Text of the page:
In contrast, the real numbers — which include the natural numbers as well as rational and irrational numbers — are also infinite, but they are classified as uncountable. The main reason is that there are simply too many of them: We’ve known since the late 1800s that more real numbers are crammed between 0 and 1 than all the natural numbers put together. This is another way of saying that all infinities are not created equal; some are greater than others. The set of real numbers has a bigger cardinality than the natural numbers because there are more of them. Any countable set of numbers either is finite or, if it is infinite, has a cardinality of aleph-zero.
So what can mathematicians do with these ideas? The Friedman-Stanley paper, as well as the new work by Paolini and Shelah, focused on an equivalence relation — called isomorphism — between structures. As an example, let’s consider two infinite but countable groups of numbers:
… −3, −2, −1, 0, 1, 2, 3 …
… −6, −4, −2, 0, 2, 4, 6 …
The first group consists of the integers; the second consists of just the even integers. These two groups are isomorphic to each other because, among other things, they have the same number of elements, which is to say their infinities are the same. And every element of one group corresponds to—or, as mathematicians say, “maps to”—a single element in another set. Moreover, the function used to map from one group to another also must preserve the group operations and properties (such as the associative law of addition).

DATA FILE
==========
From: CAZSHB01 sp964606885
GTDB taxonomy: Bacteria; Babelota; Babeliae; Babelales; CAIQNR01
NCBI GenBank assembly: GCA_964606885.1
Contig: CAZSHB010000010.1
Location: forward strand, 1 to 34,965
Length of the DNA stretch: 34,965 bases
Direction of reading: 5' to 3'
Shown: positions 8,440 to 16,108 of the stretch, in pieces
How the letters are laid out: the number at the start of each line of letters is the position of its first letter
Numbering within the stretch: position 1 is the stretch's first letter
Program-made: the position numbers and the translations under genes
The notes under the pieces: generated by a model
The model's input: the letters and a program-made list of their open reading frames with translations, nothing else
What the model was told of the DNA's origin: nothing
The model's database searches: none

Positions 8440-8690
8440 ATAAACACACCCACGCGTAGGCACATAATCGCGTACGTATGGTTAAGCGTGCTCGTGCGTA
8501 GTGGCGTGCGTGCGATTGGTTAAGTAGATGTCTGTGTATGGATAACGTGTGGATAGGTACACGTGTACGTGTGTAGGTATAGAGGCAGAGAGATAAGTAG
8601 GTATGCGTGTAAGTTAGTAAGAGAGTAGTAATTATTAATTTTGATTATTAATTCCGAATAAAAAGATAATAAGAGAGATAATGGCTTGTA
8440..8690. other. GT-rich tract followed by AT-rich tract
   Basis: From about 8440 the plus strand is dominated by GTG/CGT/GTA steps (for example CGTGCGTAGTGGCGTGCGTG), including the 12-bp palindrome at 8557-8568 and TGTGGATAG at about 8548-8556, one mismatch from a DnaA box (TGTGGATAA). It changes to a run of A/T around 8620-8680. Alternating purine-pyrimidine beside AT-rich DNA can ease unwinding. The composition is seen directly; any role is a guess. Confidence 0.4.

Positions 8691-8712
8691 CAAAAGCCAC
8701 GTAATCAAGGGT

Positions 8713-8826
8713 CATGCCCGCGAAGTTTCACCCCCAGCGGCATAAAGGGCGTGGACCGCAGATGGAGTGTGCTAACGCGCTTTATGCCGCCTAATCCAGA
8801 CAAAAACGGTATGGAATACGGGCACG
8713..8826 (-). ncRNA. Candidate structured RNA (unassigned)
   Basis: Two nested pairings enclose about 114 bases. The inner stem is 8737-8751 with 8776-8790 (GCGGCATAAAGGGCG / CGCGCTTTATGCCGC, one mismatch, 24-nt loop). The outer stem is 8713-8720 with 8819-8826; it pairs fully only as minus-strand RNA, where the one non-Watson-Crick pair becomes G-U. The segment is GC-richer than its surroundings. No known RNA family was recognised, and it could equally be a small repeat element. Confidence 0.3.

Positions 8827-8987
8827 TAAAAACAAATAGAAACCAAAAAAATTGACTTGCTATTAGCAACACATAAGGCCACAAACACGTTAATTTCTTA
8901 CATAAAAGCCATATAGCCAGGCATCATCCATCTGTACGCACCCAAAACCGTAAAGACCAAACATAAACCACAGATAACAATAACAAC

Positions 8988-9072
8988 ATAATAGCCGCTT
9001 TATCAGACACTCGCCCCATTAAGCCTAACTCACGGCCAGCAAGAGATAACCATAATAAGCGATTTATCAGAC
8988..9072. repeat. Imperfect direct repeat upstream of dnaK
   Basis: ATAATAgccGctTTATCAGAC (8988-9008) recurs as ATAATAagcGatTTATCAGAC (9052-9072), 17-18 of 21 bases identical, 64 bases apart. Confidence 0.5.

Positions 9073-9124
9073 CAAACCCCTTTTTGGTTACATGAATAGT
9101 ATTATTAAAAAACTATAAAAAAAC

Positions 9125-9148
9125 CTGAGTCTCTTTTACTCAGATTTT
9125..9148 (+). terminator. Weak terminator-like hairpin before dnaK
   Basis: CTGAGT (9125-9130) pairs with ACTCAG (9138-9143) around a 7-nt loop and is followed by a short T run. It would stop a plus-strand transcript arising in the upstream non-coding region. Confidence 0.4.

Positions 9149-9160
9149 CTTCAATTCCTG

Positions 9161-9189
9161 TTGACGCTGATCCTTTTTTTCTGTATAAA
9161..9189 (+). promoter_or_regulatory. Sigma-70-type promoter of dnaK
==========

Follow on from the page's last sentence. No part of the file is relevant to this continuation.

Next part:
Isomorphic groups like these are not identical, as they don’t have the same elements, but they do have a parallel structure: Each element in one group is directly related to a single element in another group. A function can convert the first structure into the second, as in the above example, simply by multiplying each element of the first by 2. Isomorphic structures have what Paolini calls “the same shape,” if not the exact same content.
“Saying that two structures are isomorphic means they are essentially the same,” said Laskowski. “You could have a red one or a blue one, but deep down they are the same thing.”
This notion of isomorphism lies at the heart of this decades-old problem.
How Complicated Is Complicated?
In their 1989 paper, Friedman and Stanley mainly wanted to know one thing: Given a family of countable structures — whether they’re infinite groups of numbers (like the integers mentioned above) or graphs (an infinite assortment of vertices that may be connected by edges) — how hard is it to find out whether the objects within that family are isomorphic to each other?
One case taken up by Friedman and Stanley concerned a family of graphs, each with an infinite — though countable — number of vertices. For two countable graphs to be labeled isomorphic, there must again be a 1-to-1 correspondence between vertices in one graph and vertices in the other. And if two vertices are connected by an edge in one graph, the corresponding vertices in the other graph must also be connected by an edge.
Friedman and Stanley showed that answering the question of whether two countable graphs are isomorphic is maximally complicated — as hard as it can possibly be. That qualifies the family of all countable graphs as “Borel complete.” (The pair coined the term in their 1989 paper because of their reliance on a so-called Borel function, devised by the mathematician Émile Borel.)